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Senate Finance Leaders Formally Introduce EARN Act


We now have legislative language for the Enhancing American Retirement Now (EARN) Act—and a quick review finds a change from the concept draft regarding catch-up contributions.

In June, the Senate Finance Committee approved the EARN Act by a unanimous 28-0 vote, but the legislation at that point was only in conceptual form and the actual legislative language had not yet been drafted.

But with that legislative language now in hand, it appears the Finance Committee leaders have placed an income floor to the revenue-raising provision concerning catch-up contributions being treated as Roth contributions.

What’s Different

Under the original proposal, a section 401(a) qualified plan, section 403(b) plan, or governmental section 457(b) plan that permits an eligible participant to make catch-up contributions must require such catch-up contributions to be designated Roth contributions. The new language, however, now specifies that employees with wages below $100,000 would be permitted to make catch-up contributions on a pre-tax or after-tax Roth basis. The changes would apply to taxable years beginning after 2023.

The bill—now formally introduced by Senate Finance Committee Chairman Ron Wyden (D-OR) and the Committee’s Ranking Republican Sen. Mike Crapo (R-ID)—includes more than 70 proposals aimed at helping small businesses to adopt retirement plans, as well as making it easier for Americans to save by, among other things, allowing part-time workers to participate in retirement plans and expanding the Saver’s credit for low and middle-income workers. It also is intended to build off the Setting Every Community Up for Retirement Enhancement (SECURE) Act enacted in 2019.

With the House of Representatives having already approved the Securing a Strong Retirement Act of 2022 (H.R. 2954)—a.k.a. SECURE Act 2.0—last March by an overwhelming 414-5 margin, all eyes have been on the Senate. 

Many of the provisions in the Senate’s EARN Act,  along with the Senate Health, Education, Labor and Pensions (HELP) Committee’s RISE & SHINE Act (which was approved by the HELP Committee in June)  overlap with—or are similar to—the SECURE Act 2.0.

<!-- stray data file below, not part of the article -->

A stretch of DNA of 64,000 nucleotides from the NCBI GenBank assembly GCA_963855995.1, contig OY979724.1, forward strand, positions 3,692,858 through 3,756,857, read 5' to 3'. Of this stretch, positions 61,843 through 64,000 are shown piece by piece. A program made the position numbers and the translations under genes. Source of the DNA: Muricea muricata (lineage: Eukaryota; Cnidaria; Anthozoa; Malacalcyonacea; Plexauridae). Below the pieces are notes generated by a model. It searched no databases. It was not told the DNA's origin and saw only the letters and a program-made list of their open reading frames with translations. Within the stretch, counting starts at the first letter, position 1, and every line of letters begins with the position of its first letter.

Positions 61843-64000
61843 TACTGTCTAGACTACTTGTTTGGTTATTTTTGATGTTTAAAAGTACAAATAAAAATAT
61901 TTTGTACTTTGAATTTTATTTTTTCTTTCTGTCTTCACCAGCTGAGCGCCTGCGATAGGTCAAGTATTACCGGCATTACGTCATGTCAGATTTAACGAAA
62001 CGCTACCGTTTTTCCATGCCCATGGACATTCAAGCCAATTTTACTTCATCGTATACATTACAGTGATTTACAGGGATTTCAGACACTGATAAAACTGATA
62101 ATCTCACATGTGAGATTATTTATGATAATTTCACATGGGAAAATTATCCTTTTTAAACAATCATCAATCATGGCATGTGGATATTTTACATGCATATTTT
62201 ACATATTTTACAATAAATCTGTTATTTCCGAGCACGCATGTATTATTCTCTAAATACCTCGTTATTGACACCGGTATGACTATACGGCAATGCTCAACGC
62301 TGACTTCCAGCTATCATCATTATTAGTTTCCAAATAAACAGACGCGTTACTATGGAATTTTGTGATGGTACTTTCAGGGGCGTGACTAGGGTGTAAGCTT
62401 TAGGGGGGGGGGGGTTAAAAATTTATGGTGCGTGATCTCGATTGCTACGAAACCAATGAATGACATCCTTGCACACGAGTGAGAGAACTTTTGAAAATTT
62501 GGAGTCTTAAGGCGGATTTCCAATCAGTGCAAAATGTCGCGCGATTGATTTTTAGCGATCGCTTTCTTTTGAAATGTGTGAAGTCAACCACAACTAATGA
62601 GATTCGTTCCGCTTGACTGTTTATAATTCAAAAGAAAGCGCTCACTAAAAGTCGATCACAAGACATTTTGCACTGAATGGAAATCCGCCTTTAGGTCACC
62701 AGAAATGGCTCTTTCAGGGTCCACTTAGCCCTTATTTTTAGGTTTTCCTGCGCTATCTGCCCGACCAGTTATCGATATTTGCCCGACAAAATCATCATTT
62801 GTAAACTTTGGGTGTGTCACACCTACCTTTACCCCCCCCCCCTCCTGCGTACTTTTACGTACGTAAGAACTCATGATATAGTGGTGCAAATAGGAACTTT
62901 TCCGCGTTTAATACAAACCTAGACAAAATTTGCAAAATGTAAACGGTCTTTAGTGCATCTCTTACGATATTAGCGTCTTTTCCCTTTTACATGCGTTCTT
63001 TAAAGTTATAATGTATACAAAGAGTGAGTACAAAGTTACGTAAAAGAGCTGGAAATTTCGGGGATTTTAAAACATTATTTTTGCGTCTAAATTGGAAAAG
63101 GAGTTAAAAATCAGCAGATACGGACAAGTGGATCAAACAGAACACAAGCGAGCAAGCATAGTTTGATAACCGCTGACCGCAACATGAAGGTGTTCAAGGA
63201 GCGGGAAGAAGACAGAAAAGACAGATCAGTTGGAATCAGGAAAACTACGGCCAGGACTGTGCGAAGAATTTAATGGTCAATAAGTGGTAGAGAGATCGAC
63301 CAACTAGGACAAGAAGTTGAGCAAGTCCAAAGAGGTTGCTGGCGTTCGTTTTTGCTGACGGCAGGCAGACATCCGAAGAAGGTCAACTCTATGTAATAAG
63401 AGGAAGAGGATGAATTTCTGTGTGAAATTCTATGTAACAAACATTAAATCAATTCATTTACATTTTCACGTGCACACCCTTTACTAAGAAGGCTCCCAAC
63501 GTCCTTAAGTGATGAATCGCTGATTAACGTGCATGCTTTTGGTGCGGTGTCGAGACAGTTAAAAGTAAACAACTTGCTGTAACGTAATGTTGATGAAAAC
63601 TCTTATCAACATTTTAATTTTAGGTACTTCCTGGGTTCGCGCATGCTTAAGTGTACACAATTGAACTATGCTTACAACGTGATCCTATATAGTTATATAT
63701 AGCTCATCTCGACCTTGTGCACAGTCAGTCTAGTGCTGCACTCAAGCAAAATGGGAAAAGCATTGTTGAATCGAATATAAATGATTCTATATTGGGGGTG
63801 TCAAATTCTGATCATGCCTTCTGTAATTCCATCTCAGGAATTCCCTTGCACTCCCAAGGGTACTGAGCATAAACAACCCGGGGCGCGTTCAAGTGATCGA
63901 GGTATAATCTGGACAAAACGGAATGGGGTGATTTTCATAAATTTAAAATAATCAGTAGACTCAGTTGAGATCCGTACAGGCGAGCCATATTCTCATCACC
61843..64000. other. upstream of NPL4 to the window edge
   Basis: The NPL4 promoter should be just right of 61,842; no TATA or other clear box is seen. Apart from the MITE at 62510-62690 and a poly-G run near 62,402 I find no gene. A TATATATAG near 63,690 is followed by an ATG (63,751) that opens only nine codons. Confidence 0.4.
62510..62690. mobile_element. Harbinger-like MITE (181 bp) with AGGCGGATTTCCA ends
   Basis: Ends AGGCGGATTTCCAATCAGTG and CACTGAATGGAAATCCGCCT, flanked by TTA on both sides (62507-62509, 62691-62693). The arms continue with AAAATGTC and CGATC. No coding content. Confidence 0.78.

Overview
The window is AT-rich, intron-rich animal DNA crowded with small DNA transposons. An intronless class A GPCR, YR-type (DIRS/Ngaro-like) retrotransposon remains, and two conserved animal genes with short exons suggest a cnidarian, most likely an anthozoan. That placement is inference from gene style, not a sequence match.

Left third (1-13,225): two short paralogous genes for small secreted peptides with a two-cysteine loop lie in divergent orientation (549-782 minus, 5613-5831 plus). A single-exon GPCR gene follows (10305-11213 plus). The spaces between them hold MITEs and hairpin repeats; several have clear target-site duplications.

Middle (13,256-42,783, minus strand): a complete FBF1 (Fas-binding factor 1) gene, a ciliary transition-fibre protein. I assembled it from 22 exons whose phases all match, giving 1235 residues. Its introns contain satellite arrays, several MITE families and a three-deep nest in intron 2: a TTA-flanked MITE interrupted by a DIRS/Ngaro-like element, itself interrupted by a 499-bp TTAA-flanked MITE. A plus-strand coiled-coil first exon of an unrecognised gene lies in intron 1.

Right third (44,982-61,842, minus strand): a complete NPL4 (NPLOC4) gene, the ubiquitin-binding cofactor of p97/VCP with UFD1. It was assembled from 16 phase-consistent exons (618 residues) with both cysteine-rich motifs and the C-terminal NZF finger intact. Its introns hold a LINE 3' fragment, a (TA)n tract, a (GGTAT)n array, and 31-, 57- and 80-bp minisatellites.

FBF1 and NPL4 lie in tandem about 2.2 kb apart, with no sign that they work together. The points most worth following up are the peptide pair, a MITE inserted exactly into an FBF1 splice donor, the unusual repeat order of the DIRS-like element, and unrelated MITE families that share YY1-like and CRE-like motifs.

Among the provisions contained in the roughly $40 billion EARN Act are several ARA-supported proposals, including:

  • the recently introduced Starter K legislation
  • an enhanced Saver’s match;
  • enhanced tax credits for the cost of new plans (similar provision included in SECURE 2.0);
  • a new stretch match 401(k) safe harbor;
  • reform of family attribution rules (similar provision included in SECURE 2.0);
  • top-heavy relief for excludable employees (similar provision included in SECURE 2.0); 
  • allowing 401(k) safe harbors to replace SIMPLE plans mid-year;
  • hardship distributions for emergencies; 
  • retroactive deduction of profit-sharing increases after the end of the year; and 
  • providing permanent rules relating to the use of retirement funds in the case of disaster.

And while not necessarily related to retirement policy, the legislation also includes a new revenue provision that would disallow a charitable deduction for a qualified conservation contribution if the charitable deduction claimed exceeds 2-½ times the sum of each partner’s relevant basis in such partnership, unless the contribution meets a three-year holding period test.

What’s Next?

While the timing for consideration in the Senate is not yet clear—or even whether the Senate will consider the legislation on a stand-alone basis in view of the time constraints and the upcoming mid-term elections—the release of the legislative language by the Finance Committee builds momentum and adds more details to what’s in the bill.

It is anticipated that the differences between these two Senate bills and the House’s SECURE Act 2.0 will be worked out in the coming weeks prior what many believe will be the inclusion of a final bill in a year-end lame-duck deal. 

“Under our reforms, many more workers would access resources for retirement and see meaningful federal retirement contributions year after year. I look forward to working with Senator Crapo and our counterparts in the House to get the EARN Act signed into law,” Senate Finance Committee Chairman Ron Wyden (D-OR) said in a statement upon releasing the legislative text.

Similarly, Senate Finance Committee Ranking Republican Mike Crapo (R-ID) stated, “Every member of the Finance Committee had a hand in drafting this legislation, and the broad range of ideas incorporated into the final bill is a testament to the power of bipartisanship. I worked closely with Chairman Wyden to get this bill to a place where it can be formally introduced today, and we will continue to work with our colleagues to push for its passage this year.”

The full text of the legislation is available here

A section-by-section summary is here